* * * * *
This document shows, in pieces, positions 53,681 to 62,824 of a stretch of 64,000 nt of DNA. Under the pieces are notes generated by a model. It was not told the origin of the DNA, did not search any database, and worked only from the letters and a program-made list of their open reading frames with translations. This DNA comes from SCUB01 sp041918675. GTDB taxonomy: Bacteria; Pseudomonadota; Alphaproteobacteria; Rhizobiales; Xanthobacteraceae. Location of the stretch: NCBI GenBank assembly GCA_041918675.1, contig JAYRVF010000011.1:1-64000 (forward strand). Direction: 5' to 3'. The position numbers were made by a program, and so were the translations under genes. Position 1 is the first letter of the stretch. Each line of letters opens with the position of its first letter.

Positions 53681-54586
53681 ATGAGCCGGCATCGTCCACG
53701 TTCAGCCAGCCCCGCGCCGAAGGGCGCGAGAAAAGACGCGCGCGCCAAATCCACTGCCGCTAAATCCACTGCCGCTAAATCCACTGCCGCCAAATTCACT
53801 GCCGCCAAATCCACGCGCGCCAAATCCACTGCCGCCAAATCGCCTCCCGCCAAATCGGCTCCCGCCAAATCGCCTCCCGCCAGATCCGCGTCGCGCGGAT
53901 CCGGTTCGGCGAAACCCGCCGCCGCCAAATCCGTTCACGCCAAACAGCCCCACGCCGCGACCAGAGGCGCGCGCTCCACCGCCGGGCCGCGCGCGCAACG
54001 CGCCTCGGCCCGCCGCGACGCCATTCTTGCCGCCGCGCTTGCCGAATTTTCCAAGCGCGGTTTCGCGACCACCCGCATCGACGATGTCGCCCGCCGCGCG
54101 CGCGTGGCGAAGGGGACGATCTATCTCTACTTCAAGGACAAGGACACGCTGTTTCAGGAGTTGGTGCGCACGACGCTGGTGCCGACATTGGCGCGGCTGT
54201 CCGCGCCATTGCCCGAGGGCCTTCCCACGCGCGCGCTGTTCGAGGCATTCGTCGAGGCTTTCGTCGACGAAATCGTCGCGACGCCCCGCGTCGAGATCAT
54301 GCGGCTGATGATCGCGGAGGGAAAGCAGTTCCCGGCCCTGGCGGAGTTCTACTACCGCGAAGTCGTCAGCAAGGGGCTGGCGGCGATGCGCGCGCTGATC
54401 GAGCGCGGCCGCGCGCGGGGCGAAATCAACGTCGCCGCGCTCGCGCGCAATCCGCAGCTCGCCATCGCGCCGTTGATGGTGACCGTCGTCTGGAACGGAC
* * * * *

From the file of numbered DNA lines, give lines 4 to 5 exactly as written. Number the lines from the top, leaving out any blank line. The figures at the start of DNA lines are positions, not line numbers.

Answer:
53701 TTCAGCCAGCCCCGCGCCGAAGGGCGCGAGAAAAGACGCGCGCGCCAAATCCACTGCCGCTAAATCCACTGCCGCTAAATCCACTGCCGCCAAATTCACT
53801 GCCGCCAAATCCACGCGCGCCAAATCCACTGCCGCCAAATCGCCTCCCGCCAAATCGGCTCCCGCCAAATCGCCTCCCGCCAGATCCGCGTCGCGCGGAT